When you apply for a mortgage, the lender assesses its risk to determine whether to loan you money. Along with the questions they’ll ask you, you’ll also want to ask a few of your own: about application requirements, the mortgage rate, the total monthly payment you can expect and a timeframe for closing.

Here, we’ll cover some questions you should ask — as well as questions the lender will ask you — when you apply for a home loan.

Key takeways

  • When shopping for a mortgage, ask each lender to detail their requirements, annual percentage rate (APR) and fees.
  • Be prepared to answer questions regarding your income, debt, down payment amount and more. You'll need to back up your answers with documentation.
  • Lenders aren't allowed to ask questions regarding sexual orientation, medical history, disabilities, political or religious beliefs and plans for family expansion.

Mortgage questions to ask lenders

What type of mortgage do you recommend for me?

There are several types of mortgages, including conventional loans and FHA loans. Talk with your lender or loan officer about the type of mortgage they recommend based on your needs, credit and finances.

What is the minimum down payment requirement?

While you might think you need a down payment of 20 percent, the truth is, many mortgages require far less than that. Ask your lender about down payment requirements, and, if you’re a first-time homebuyer, about any special programs.

What interest rate do I qualify for?

Lenders are required to disclose the annual percentage rate (APR) for a given loan. When you get a quote, make sure you understand the difference between APR and interest rate, and what fees factor into the APR.

What will my monthly payments be?

If you’re shopping for rates but not ready to apply for a mortgage just yet, ask the lender to calculate your monthly mortgage payment based on the quote it provides. (When you actually apply, you’ll receive a loan estimate spelling out these details.) This can help you better understand your homebuying budget.

Do you offer prequalification and preapproval?

Best for borrowers preparing to buy a home, getting prequalified helps you understand what you might qualify for if you were to apply. Many lenders offer no-credit check prequalifications, but be sure to clarify this before you agree to it.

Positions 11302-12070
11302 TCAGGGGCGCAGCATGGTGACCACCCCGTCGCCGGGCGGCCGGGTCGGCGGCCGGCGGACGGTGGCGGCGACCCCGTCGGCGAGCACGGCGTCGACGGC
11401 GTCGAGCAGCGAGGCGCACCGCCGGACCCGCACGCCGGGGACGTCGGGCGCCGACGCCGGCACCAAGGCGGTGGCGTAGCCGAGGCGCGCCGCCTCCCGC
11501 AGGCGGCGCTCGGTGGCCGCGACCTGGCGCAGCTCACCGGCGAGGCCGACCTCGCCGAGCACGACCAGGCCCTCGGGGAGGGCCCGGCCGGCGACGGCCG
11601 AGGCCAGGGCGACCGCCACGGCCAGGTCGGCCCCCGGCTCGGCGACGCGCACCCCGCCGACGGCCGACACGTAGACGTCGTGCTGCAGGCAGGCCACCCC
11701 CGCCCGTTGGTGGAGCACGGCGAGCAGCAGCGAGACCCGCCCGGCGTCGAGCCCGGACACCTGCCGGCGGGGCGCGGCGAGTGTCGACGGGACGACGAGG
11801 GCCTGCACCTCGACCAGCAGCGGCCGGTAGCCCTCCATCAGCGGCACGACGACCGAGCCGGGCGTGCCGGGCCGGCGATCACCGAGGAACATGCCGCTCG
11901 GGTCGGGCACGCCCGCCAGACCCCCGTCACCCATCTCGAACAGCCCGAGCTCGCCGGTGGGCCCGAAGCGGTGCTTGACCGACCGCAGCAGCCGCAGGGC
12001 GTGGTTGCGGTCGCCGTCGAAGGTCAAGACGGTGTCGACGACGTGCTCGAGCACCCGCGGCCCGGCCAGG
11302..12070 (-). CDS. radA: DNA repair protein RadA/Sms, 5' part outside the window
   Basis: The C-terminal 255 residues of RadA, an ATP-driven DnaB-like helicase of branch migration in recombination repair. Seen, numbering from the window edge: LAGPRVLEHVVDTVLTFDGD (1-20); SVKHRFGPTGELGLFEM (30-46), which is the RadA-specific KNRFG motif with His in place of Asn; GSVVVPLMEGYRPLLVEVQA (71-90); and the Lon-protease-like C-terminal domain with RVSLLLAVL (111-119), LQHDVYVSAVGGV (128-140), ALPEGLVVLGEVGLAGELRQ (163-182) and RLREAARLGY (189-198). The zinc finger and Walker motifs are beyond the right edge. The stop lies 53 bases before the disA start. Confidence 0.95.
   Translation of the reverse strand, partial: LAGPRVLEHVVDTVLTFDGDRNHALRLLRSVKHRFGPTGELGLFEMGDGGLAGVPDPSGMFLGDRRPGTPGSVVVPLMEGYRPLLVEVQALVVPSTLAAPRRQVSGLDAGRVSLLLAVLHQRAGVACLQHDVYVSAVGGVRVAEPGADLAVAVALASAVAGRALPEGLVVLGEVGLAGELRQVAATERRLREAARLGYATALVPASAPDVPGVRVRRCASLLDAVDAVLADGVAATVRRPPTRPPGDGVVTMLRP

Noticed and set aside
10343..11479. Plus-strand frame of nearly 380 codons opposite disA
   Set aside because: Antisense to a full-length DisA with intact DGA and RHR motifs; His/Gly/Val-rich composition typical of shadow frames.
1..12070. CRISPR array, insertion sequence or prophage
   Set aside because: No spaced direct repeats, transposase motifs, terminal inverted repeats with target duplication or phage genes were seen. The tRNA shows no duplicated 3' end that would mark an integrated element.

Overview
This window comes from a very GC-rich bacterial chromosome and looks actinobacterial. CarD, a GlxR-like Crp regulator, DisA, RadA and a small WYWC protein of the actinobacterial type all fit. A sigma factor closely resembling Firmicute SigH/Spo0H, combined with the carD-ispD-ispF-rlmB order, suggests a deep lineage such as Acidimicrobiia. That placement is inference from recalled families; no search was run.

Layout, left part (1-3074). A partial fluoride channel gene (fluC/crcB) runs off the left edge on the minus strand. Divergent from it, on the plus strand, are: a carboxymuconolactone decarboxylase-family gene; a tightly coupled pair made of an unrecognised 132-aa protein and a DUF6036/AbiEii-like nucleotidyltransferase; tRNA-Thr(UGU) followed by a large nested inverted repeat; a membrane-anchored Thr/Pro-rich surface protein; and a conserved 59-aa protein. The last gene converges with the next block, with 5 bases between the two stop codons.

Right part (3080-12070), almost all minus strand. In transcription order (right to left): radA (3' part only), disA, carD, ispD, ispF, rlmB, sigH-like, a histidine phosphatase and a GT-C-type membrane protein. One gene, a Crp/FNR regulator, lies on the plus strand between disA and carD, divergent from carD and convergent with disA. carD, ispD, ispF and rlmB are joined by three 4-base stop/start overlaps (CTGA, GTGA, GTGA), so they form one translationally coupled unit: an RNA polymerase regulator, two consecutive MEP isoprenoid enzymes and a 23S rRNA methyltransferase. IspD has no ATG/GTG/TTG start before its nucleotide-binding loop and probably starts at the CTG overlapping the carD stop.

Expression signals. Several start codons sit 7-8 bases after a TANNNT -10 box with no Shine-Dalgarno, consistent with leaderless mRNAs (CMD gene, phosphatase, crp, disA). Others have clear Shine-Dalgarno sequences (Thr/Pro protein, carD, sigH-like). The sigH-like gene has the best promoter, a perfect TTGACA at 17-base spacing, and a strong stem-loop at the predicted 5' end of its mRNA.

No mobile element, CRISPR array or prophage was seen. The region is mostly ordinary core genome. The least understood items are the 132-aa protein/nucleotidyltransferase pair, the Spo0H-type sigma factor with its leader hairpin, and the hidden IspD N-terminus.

When you are ready to buy, you’ll need to get preapproved so you can make offers on homes. While a preapproval isn’t a commitment to lend, it’s a good indication you’ll get the loan you need when the time comes. For a preapproval, you’ll need to hand over financial documentation and undergo a credit check.

Is mortgage insurance required?

For a conventional or FHA loan, you’re required to pay mortgage insurance premiums if you put down less than 20 percent. This insurance is an added cost that could stretch your monthly budget.

Note: Some lenders offer “no-PMI loans,” which eliminate these premiums in exchange for a higher interest rate. Depending on how long you plan to live in the home, it might or might not make sense to accept the higher rate.

How much are closing costs?

Closing costs include lender and third-party fees, such as for the appraisal and title services. Ask your lender for their origination fee, credit check fee and other costs. This’ll help you prepare financially and avoid surprises at closing.

Mortgage questions lenders ask

Expect mortgage lenders to ask about everything from the type of loan you need ​— are you buying a home or refinancing? — to how fast you’d like to close and whether you’ll get the loan with a co-borrower. The big questions include:

What type of property is this for?

The lender needs to know the type of property you hope to finance and what you intend to use the home for. That’s because there are different rates and requirements for different properties. For example, you might need a bigger down payment to qualify for an investment property loan.

Documents to provide:

  • Home purchase agreement

What is your employment status and income?